“Graduating from the New York City Schools, he ventured off to Indiana University where he attained his B.A. After a stint in the military, which took him abroad, Jerry attended the University of Michigan where he earned a masters in social science education, followed by a year as a high school teacher in Los Angeles. Through his military experience and reading, Jerry developed an intense interest in comparative and international education, earning his Ph.D. in this area in 1964, also at the University of Michigan. In the process of earning his degree he was granted a research fellowship at International Christian University in Tokyo, Japan. The result of his research was his dissertation, subsequently published under the title The American Movement to Develop Protestant Colleges for Men in Japan, 1868-1912.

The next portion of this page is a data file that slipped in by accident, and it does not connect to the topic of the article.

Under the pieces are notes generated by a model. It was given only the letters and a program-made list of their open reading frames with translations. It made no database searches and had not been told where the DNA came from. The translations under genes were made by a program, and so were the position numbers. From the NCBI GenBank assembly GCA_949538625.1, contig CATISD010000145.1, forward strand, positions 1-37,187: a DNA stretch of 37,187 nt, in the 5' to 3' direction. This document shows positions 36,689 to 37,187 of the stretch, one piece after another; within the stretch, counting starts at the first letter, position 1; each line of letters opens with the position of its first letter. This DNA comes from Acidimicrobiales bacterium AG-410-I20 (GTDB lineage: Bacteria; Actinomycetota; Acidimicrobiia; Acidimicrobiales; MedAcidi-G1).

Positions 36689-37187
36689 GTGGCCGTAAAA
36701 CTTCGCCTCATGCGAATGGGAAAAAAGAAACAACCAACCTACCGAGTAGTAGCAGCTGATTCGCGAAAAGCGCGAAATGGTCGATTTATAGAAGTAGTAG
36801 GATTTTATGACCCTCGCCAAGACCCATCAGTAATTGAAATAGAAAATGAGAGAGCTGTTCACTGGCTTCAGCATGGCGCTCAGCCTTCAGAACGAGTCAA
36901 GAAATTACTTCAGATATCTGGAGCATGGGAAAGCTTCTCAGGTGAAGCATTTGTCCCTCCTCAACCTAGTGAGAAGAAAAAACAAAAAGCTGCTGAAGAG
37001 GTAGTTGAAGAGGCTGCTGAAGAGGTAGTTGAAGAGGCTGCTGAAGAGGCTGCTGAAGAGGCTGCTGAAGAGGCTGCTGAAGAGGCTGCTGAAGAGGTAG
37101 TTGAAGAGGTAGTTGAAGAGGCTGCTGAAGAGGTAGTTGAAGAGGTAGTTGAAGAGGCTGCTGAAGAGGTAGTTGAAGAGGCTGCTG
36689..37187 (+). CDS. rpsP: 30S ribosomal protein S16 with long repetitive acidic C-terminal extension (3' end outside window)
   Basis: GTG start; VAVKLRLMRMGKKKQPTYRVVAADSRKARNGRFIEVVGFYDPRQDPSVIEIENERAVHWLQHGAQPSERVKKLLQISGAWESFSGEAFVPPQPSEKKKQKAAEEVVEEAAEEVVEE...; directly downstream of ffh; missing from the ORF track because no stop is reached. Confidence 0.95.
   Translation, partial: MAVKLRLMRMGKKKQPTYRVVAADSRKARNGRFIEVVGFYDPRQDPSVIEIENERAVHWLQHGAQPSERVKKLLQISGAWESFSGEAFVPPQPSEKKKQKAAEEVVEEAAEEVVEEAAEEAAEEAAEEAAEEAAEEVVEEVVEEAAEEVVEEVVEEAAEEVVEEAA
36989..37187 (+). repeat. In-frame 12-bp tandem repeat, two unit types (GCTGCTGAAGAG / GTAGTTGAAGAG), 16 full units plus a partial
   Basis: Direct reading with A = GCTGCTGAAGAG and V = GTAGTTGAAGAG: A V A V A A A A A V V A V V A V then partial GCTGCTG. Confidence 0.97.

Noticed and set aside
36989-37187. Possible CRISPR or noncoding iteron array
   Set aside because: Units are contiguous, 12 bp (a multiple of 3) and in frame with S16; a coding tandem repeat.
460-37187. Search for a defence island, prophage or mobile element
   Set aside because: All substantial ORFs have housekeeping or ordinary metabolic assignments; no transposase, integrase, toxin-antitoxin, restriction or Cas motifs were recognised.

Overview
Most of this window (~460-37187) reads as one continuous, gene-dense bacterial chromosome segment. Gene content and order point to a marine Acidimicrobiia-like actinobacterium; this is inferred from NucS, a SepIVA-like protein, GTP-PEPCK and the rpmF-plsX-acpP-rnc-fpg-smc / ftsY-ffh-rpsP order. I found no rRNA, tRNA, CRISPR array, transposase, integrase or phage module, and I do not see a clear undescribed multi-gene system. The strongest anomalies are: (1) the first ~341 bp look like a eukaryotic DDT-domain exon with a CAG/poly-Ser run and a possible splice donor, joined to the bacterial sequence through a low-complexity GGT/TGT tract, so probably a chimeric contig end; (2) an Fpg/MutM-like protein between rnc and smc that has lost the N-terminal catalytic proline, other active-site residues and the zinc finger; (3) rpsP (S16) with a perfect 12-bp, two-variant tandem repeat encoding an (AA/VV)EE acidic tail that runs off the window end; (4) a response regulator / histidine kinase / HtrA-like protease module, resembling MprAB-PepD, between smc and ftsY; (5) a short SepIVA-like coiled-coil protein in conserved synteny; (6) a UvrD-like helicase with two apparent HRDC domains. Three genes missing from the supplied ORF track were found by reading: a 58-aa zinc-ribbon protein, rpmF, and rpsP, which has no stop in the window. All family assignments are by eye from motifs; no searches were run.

“After leaving Ann Arbor, Jerry became an assistant professor at Hunter College, City University of New York. After three years, he was recruited by Ball State University to serve as European Division Director of the school’s overseas masters and doctoral program, a program that served some 500 students at 12 locations over a span of 12 years.